In addition to the 128 duplicate pairs, there were many near matches where the dHash varied by 1 or 2, such as where enhanced versions have been created or where there are maps with slight varying details. The list is at NOAA near matches. The worst near matches appear to be photographs of sunsets where there are no clear lines. For more accurate attempts to find near matches, this may be why a combination of at least two types of hash may be beneficial.

Using difference hash to find non-identical 18th century printed versions of a graphicEdit

The Fleuron project has a specific challenge of how to "cluster" many scanned variations of the same printed graphic. Doing this "manually" will be impossible due to the expected size of the project, being more than 200,000 scanned images. Though the scans are being categorized into year subcategories, the printer's fleurons might be found both used in different books and in different years over a 100 year period. By experimentation, we can find that if two matches have a difference in dHash values of less than 12, they are likely to be fairly similar, and with a difference of 8 or less they are likely to be variations of the same source image or scene.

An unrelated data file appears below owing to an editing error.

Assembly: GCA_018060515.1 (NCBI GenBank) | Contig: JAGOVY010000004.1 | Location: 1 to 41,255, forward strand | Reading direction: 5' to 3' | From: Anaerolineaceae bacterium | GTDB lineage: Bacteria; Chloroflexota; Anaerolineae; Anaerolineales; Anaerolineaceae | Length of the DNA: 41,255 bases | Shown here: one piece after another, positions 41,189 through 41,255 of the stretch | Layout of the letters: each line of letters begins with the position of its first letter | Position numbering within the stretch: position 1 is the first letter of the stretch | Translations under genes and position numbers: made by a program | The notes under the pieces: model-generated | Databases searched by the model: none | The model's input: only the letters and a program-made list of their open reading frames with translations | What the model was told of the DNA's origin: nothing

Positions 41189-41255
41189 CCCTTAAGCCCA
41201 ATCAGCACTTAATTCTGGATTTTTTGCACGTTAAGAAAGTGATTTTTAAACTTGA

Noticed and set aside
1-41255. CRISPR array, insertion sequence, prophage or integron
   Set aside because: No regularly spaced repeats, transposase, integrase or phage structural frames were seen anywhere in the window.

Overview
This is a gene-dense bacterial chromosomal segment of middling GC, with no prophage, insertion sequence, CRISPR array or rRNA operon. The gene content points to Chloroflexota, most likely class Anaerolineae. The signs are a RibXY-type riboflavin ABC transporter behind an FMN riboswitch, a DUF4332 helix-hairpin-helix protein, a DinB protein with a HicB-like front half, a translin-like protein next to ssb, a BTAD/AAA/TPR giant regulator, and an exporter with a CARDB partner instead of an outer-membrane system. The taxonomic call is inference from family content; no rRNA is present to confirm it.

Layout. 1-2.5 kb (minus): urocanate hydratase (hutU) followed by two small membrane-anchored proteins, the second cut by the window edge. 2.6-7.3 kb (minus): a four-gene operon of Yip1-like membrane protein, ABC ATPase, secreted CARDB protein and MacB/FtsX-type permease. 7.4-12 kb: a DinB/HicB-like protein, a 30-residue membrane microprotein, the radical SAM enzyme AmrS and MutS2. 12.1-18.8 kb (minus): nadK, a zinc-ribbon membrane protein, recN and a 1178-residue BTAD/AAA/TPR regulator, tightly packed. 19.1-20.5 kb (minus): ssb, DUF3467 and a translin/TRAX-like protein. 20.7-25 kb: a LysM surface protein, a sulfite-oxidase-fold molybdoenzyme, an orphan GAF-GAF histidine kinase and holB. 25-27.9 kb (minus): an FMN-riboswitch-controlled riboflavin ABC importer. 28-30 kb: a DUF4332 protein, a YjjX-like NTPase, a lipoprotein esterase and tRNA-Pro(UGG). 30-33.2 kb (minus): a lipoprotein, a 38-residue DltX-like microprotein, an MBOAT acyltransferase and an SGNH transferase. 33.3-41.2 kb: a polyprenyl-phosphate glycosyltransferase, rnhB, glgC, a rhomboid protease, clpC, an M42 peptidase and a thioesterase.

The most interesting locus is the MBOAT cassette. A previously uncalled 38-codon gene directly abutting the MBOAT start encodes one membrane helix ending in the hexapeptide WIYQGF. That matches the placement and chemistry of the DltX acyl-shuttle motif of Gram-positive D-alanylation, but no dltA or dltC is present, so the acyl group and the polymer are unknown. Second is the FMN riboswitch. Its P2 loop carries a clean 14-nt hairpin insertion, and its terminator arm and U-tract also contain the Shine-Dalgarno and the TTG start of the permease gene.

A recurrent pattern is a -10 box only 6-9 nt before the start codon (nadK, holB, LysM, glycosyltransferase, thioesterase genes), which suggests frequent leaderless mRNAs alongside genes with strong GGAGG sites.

As an illustration of a project wide search, a standard Commons search for "intitle:Fleuron fashion" will return 80 images within the Fleuron project, with matches in the title or text for the word "fashion". Setting a maximum dHash variation to 6, returned no duplicates, however nine sets of interesting matches were discovered across several books, sampling these:

Here 4 copies of the same fleuron are matched, two with differences of just 1 in the dHash. Automatic clustering may be sensible for very close matching, say less than 3, if not with categories then by adding galleries of similar fleurons to image pages.
These two figures are matched, though there are significant differences from distortion, either caused by page angle or printing variation. The two figures are from different prints of the book, so within-book searching would not have discovered these.